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      Cytokines and Cell Adhesion Molecules in the Inflammatory Response during Acute Pyelonephritis

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          Urinary tract infection is a common bacterial infection of childhood. Renal parenchymal scarring, a recognised complication of urinary tract infection, is responsible for up to 24% of children entering end-stage renal failure. Why acute inflammation results in renal scarring in some children whilst in others complete resolution occurs without scarring is at present poorly understood. This article reviews the role of the cytokines, adhesion molecules and growth factors in the inflammatory response during acute pyelonephritis and renal parenchymal scarring. We hypothesize that inter-individual variability in cellular response may in part be responsible for this variable clinical outcome.

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          Most cited references 11

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          Relevance of mutations in the TLR4 receptor in patients with gram-negative septic shock.

          Septic shock remains a significant health concern worldwide, and despite progress in understanding the physiological and molecular basis of septic shock, the high mortality rate of patients with septic shock remains unchanged. We recently identified a common polymorphism in toll-like receptor 4 (TLR4) that is associated with hyporesponsiveness to inhaled endotoxin or lipopolysaccharide in humans. Since TLR4 is a major receptor for lipopolysaccharide in mammals and gram-negative bacteria are the prevalent pathogen associated with septic shock, we investigated whether these specific TLR4 alleles are associated with a predisposition to a more severe disease outcome for patients with septic shock. We genotyped 91 patients with septic shock as well as 73 healthy blood donor controls for the presence of the TLR4 Asp299Gly and TLR4 Thr399Ile mutations. We found the TLR4 Asp299Gly allele exclusively in patients with septic shock (P =.05). Furthermore, patients with septic shock with the TLR4 Asp299Gly/Thr399Ile alleles had a higher prevalence of gram-negative infections. Mutations in the TLR4 receptor may predispose people to develop septic shock with gram-negative microorganisms.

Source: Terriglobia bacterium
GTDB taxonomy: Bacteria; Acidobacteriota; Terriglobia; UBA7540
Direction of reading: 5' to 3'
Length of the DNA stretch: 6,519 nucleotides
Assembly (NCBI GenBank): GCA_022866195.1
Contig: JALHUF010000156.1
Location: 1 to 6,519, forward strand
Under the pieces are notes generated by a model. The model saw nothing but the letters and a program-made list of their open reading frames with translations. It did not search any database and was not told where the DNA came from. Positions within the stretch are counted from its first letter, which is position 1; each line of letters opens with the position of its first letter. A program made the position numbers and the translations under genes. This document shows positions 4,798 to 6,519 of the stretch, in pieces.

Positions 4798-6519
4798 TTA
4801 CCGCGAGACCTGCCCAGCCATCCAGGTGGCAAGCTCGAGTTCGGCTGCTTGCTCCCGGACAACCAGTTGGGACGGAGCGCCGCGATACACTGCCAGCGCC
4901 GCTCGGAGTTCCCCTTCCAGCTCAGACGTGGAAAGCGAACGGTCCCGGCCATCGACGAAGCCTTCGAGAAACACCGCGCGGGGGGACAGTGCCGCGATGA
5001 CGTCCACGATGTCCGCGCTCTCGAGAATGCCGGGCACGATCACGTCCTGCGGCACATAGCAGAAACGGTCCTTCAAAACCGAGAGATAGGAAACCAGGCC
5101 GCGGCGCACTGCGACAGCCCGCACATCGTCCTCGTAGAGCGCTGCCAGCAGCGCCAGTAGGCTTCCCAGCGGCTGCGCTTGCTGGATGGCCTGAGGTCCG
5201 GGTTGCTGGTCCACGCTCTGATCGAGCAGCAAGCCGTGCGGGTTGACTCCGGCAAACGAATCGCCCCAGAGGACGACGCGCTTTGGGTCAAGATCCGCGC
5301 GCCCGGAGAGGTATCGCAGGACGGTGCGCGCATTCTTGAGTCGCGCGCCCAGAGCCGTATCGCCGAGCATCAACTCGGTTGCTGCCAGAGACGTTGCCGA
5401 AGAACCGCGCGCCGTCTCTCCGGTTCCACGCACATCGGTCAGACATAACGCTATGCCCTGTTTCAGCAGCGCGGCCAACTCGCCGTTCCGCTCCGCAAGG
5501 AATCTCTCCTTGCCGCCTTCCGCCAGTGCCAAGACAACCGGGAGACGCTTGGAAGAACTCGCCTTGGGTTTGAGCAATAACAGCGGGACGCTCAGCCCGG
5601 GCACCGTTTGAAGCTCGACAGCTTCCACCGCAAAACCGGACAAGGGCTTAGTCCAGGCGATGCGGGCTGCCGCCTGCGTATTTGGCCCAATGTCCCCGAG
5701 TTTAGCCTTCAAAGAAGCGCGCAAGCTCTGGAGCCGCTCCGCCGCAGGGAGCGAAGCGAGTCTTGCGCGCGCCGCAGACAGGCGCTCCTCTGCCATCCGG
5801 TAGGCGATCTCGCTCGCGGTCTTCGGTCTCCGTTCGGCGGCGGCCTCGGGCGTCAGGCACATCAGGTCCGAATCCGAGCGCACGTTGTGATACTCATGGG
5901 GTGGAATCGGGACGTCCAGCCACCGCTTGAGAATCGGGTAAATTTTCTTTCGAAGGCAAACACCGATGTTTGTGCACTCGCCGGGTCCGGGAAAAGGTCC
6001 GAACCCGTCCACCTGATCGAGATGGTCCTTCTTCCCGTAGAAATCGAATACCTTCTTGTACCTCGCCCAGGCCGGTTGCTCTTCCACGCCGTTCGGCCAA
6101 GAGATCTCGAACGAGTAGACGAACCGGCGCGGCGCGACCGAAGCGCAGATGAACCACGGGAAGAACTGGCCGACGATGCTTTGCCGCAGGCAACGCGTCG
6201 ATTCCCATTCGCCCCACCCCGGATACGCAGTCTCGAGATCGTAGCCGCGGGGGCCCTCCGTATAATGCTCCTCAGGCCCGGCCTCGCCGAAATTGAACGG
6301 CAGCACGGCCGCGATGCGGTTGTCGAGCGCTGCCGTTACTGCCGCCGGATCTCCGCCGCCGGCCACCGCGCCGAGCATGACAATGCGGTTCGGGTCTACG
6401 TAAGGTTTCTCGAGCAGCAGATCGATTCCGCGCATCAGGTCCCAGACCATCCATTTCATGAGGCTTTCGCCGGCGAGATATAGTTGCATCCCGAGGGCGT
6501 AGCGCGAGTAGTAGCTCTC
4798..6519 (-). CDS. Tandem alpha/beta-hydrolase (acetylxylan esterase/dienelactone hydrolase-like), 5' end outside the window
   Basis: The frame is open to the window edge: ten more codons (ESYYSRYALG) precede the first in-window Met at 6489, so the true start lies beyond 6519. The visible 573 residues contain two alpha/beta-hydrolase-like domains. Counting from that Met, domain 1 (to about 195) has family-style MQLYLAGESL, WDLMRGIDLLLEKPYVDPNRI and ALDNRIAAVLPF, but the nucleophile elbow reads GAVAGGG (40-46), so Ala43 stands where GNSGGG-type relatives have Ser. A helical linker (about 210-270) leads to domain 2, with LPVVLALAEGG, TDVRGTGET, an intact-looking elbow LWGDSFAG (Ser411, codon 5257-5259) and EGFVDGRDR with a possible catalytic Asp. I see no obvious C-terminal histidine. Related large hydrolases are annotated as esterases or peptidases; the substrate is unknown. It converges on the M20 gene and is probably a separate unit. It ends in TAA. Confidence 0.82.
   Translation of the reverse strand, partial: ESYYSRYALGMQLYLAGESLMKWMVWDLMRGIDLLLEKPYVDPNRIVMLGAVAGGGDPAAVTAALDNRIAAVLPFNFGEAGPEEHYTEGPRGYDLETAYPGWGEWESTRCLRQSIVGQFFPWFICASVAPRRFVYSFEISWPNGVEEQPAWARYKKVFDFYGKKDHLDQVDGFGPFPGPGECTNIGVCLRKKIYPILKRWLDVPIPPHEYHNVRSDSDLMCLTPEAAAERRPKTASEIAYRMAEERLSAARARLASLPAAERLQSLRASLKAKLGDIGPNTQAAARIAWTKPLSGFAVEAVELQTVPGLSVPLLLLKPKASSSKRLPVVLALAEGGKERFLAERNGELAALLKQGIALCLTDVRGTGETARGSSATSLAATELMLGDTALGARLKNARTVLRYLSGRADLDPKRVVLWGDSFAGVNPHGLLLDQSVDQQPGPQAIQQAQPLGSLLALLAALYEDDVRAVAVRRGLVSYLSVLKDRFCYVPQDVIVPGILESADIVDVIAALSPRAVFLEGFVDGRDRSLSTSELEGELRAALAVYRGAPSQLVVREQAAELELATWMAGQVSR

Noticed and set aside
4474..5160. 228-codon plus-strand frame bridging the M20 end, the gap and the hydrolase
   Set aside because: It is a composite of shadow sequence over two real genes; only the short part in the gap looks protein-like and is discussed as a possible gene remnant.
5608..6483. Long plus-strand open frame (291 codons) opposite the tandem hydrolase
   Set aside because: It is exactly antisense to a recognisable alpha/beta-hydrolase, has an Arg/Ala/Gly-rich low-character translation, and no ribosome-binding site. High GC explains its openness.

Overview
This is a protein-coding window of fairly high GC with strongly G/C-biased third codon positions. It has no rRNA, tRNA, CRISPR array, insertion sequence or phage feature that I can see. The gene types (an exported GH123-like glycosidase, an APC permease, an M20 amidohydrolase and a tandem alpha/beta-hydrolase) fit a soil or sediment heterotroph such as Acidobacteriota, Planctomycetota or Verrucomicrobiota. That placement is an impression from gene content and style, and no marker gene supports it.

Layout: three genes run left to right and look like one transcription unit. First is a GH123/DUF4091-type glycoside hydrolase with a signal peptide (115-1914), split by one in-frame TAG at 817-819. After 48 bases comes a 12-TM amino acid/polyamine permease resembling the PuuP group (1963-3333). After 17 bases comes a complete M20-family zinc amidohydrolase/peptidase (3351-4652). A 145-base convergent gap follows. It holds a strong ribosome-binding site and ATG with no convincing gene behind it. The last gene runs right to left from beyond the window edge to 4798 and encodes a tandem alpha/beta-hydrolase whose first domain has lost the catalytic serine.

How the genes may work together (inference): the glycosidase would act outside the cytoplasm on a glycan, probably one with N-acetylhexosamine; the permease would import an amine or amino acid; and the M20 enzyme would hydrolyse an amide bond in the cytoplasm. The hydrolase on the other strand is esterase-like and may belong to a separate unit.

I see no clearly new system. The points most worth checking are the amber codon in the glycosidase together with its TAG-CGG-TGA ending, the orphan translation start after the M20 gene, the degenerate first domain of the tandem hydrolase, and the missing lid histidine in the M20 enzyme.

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            Imaging studies after a first febrile urinary tract infection in young children.